Bank St business closes
Maison Baguettes, a once-profitable bakery situated on the same block of Bank St as The Buzz and After Stonewall, has just closed.
Marc Theriault, the 43-year-old owner, says that the closure is the result of a number of factors. The first big hit came with the re-routing of traffic after Somerset House collapsed, then the Bank St construction began, followed by a lengthy bus strike. It wasn’t feasible, he says, to continue working 14-hour days with only one other employee — only to lose money.
“It’s frustrating because you work so hard to build your business and then you lose it because of this. I know they had to do it, but they could have minimized the impact,” said Theriault in the Ottawa Citizen on Sep 3. “A couple of months could have made the difference for me.”
Theriault’s bakery is the second business to close during this phase of the Bank St construction project. Don Alfonso restaurant, a long-time favourite of Centretown residents, closed in July.
–Capital Xtra staff
Hate speech law on shaky ground
The Canadian Human Rights Tribunal has made a surprising ruling that puts Canadian hate speech legislation on shaky ground.
The Sep 2 decision, delivered by tribunal chair Athanasios Hadjis, characterizes Section 13 of the Canadian Human Rights Act as unconstitutional, which endangers the Canadian Human Rights Commission’s ability to pursue Canadians who transmit hate messages online.
This case began in 2003 as a complaint lodged against Marc Lemire, who is the webmaster of freedomsite.org. Richard Warman, an Ottawa lawyer and crusader against hate speech, had put forward a complaint against the site, alleging that messages posted by a number of the site’s users were discriminatory.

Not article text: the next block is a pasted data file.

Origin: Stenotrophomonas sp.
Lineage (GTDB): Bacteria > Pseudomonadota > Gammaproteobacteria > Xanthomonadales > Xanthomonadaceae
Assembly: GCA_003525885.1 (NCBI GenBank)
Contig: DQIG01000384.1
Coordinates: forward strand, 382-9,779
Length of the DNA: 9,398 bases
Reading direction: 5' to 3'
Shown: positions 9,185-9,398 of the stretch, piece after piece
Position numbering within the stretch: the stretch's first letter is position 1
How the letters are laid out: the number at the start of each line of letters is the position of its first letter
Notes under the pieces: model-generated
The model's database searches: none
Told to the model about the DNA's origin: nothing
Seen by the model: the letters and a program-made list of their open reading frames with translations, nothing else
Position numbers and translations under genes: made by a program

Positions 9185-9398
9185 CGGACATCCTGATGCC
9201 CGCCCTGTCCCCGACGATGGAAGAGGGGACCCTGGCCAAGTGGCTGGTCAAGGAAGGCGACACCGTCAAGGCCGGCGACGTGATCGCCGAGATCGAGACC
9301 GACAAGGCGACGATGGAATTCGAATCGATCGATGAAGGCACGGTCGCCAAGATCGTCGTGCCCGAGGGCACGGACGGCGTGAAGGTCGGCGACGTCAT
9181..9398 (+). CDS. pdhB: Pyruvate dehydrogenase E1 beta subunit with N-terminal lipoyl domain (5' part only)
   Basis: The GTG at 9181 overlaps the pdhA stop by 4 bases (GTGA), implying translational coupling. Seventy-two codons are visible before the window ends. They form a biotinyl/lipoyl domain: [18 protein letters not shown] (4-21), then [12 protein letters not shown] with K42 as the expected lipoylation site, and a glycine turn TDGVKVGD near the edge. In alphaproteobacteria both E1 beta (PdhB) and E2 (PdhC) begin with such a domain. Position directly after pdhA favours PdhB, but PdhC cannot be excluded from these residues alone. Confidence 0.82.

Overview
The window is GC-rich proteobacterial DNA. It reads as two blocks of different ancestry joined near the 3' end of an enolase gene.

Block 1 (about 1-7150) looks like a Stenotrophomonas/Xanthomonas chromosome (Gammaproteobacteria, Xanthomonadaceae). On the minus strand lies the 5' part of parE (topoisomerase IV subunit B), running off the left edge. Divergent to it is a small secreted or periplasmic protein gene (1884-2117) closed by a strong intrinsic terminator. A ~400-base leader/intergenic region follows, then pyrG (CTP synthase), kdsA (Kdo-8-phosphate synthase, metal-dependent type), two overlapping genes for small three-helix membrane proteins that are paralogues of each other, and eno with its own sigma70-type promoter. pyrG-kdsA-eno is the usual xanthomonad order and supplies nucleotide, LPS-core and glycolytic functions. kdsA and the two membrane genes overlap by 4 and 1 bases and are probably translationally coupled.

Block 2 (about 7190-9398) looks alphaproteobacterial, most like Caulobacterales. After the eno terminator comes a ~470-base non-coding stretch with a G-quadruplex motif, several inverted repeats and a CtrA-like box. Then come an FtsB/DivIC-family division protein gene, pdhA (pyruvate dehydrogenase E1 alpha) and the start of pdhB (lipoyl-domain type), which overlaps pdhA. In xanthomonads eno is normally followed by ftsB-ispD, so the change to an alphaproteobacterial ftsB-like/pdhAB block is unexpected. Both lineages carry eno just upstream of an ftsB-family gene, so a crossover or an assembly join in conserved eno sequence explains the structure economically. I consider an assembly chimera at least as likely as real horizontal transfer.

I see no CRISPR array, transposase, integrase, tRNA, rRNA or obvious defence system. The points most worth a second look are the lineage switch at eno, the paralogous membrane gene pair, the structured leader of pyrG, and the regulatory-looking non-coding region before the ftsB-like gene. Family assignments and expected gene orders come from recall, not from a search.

Lemire responded by challenging the constitutionality of Canada’s hate speech law in 2005, asserting that it is inconsistent with the Charter of Rights and Freedoms. After four years before the tribunal, Hadjis agreed.
While the tribunal’s decision will likely be appealed and is not binding beyond Lemire’s case, opponents and proponents of the law will likely be keeping a close eye on this case in the coming months.
–Capital Xtra staff
Police rule Stereo fire as arson
Electronic music lovers of all stripes woke up to a sadly familiar tune Sep 2, as unconfirmed reports of an early morning fire at legendary afterhours club, Stereo — located in the Montreal’s Gay Village — began trickling in.
Suspicions of arson in this third blaze for Stereo’s hapless management were soon confirmed by Montreal police, who found accelerants in the debris. No one was injured in the fire.
The famed afterhours establishment last went up in flames back in July 2008 and it’s taken over a year to rebuild from the ground up. The club was set to reopen this coming Labour Day weekend with a lavish, highly anticipated five-day extravaganza featuring world-renowned DJs like Roger Sanchez, Deep Dish’s Sharam and Stereo’s sonic pioneer Angel Moraes.
“I’m utterly shocked,” says Bernard Plante, director general of the Gay Village’s Merchants Association (SDC du Village). “I know people who have expressly refused to go clubbing over the past year in the absence of Stereo. I can only imagine how immensely disappointed all of the city’s electronic aficionados, both gay and straight, are feeling right now.”